Amid tremendous change and ongoing uncertainty, healthcare payers and providers understand the need to transform—to become more agile and responsive, predict shifts at any inflection point to ensure positive patient outcomes, along with efficiencies and cost containment.
Technology is playing a big part in this effort. Artificial intelligence (AI) is automating administrative work and providing organized information about potential treatments and medications—confirming physician diagnoses and allowing them more time to focus on engaging with patients and caregivers. Robotic process automation (RPA) is being used to organize, shield, encrypt and report sensitive patient data. “Bots” link electronic medical records and CPT systems. Data analytics systems that sense, capture and filter data from multiple parties is reducing human error, speeding up decision-making and streamlining backchannel agreements among non-patient facing entities such as billing and coding.
These innovative technologies hold great promise for the industry, but all too often, the emphasis given to technology alone as the essential transformation driver overshadows the underlying human factors that can ensure or undermine successful deployments. The ROI on technology innovation can be improved significantly by embracing a new perspective on the importance of human factors—understanding stakeholder motivations, needs, wants and their barriers to adoption.
There are gaps in patient engagement, as well as in engagement between payers and providers, at every touch point in the healthcare experience. Digital technology (AI, chatbots, predictive and responsive systems) can help bridge these gaps, but to drive optimal benefit everyone in the ecosystem (payers, providers, caregivers and patients) must understand and respond to the human side of the equation.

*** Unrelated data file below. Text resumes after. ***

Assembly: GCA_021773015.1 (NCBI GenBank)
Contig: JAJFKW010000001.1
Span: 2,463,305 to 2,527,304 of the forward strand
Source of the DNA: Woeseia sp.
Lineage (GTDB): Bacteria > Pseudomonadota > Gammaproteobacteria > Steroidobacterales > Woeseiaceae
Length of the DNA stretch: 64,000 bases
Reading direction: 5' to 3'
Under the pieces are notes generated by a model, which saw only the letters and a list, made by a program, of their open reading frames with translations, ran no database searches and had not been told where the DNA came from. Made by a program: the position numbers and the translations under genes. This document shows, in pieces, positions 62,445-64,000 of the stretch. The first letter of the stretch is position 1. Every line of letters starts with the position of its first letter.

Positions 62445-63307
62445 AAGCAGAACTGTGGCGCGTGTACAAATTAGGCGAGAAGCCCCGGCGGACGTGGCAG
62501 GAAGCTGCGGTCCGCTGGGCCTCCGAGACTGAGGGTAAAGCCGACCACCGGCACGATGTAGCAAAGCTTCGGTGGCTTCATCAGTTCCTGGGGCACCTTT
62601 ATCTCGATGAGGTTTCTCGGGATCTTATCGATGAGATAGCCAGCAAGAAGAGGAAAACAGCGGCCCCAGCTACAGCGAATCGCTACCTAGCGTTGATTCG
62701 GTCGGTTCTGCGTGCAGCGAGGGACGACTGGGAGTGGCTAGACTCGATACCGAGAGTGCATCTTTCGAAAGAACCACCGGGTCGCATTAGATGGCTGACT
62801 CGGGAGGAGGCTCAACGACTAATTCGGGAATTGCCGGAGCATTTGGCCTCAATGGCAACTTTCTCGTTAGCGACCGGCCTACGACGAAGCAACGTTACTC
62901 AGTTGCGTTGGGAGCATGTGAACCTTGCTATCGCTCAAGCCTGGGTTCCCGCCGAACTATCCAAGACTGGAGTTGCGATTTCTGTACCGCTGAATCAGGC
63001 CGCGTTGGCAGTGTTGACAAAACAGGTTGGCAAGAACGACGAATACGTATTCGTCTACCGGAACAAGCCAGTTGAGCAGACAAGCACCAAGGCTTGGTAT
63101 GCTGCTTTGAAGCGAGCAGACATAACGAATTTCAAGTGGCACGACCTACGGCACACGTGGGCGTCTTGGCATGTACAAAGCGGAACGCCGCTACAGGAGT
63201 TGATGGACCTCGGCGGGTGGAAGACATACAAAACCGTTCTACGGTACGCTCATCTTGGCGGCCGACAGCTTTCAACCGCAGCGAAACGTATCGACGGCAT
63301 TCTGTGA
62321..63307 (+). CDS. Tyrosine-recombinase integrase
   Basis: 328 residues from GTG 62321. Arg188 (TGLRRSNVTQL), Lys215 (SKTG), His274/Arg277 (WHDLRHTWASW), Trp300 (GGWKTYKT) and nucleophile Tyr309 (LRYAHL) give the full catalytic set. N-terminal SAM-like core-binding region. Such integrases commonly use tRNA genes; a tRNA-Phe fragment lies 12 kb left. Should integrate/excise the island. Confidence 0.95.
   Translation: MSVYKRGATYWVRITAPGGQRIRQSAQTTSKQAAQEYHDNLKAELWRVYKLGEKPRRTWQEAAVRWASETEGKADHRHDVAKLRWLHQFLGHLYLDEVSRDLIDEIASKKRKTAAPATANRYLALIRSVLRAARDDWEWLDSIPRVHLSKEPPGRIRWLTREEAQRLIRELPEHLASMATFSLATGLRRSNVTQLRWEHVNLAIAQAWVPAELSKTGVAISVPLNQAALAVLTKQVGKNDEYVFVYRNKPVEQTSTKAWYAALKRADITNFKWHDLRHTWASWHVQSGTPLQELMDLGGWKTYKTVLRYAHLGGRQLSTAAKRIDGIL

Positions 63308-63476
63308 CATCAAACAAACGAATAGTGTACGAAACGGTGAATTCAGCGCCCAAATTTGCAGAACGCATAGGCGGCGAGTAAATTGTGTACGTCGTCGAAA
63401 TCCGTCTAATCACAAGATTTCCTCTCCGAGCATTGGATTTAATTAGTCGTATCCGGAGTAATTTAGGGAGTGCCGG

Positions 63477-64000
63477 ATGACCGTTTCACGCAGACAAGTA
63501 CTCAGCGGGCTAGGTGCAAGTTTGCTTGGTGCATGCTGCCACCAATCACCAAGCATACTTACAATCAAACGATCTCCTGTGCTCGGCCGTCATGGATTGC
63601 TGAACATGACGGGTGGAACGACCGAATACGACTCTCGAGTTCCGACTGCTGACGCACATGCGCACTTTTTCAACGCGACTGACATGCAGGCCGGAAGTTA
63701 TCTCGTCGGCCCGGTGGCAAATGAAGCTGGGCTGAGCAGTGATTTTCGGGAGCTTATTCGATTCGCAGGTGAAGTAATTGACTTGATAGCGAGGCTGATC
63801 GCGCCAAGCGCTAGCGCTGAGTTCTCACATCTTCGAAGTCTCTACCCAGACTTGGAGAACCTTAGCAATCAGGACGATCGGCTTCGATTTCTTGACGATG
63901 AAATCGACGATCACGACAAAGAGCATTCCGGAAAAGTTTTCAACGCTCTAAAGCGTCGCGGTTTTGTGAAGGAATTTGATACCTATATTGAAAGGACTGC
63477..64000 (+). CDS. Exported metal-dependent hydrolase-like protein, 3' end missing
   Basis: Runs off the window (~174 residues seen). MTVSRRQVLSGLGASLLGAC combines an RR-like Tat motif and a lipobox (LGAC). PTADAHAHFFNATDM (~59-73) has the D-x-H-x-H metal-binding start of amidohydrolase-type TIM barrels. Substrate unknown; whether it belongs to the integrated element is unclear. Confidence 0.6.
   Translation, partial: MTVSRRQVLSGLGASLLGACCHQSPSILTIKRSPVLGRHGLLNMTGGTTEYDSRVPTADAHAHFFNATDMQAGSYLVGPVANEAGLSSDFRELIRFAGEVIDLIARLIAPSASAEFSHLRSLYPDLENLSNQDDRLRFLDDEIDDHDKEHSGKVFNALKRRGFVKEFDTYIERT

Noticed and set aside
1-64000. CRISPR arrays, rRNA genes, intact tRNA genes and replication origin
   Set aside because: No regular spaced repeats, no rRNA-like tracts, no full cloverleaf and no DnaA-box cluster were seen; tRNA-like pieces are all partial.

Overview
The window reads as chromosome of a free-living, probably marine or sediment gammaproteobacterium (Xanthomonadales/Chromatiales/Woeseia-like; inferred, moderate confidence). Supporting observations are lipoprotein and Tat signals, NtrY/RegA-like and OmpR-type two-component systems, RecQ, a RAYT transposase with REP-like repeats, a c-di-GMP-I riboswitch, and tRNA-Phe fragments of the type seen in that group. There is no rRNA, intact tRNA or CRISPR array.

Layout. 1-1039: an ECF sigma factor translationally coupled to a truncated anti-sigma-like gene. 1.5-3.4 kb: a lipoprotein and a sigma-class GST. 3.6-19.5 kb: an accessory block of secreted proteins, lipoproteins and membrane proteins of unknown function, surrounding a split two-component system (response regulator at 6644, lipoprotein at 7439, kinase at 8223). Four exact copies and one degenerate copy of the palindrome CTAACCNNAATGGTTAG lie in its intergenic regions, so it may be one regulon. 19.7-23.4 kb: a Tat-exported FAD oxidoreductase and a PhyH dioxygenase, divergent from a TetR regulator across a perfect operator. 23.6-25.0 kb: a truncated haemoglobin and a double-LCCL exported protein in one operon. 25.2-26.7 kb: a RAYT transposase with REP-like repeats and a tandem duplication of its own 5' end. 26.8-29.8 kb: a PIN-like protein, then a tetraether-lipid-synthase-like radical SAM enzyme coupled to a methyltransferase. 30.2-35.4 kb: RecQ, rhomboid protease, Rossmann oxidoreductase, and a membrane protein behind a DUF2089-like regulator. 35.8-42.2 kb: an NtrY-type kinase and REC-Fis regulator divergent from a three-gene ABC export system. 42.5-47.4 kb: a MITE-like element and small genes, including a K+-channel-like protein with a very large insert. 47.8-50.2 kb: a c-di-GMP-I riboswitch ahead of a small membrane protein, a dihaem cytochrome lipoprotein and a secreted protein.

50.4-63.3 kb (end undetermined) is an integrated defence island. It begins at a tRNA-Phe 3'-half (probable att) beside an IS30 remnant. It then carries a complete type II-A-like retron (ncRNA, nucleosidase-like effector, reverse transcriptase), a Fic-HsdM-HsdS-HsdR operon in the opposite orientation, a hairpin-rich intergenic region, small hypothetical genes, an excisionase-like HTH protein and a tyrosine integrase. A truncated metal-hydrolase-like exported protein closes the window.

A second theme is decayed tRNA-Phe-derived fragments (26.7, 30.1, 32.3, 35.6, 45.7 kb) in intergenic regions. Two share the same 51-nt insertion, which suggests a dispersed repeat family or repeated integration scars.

In this sense, transformation is more a sociological challenge than a technological one. The industry should embrace this issue and design solutions accordingly. Even the most innovative tools won’t drive success if people don’t buy into the solution, or if the interfaces are complex and difficult to learn.
For example, look at the digital divide in healthcare delivery and payment. Older generations typically cannot embrace new technologies as quickly and effectively as younger ones. Aging patients who are higher users of healthcare services are challenged by access to technology, along with cognitive and sensory impairment and physical constraints. Serving elderly patients requires a comprehensive solution that sees, understands and solves for these limitations across the entire ecosystem, so that technology can maximize their ability to engage.
In healthcare operations, technology should be viewed as one tool in a toolbox that contains the resources to address overall problems. Technology and human experience must be married, not siloed, in this process. Designing a comprehensive solution that includes engagement methods around patients, caregivers and families, as well as payers and providers, requires organizational transformation and culture change.
A stakeholder engagement focus should also embrace shared ownership of the solution. When stakeholders are part of creating the solution, they are connected to it and invested in its success. When they are given a prescribed or mandated solution, they’re likely to be less engaged. Healthcare organizations that are taking an outside-in perspective to understanding the human experience that is in play are designing better solutions to connect with those they serve, getting their attention and bringing them into deeper engagement.
Generating return on technology investment requires a commitment to human-centeredness. By refocusing strategies and technology design and implementation to understand and meet the needs and desires of key stakeholders, the healthcare industry can drive transformation and innovation that increases stakeholder engagement and optimal technology utilization.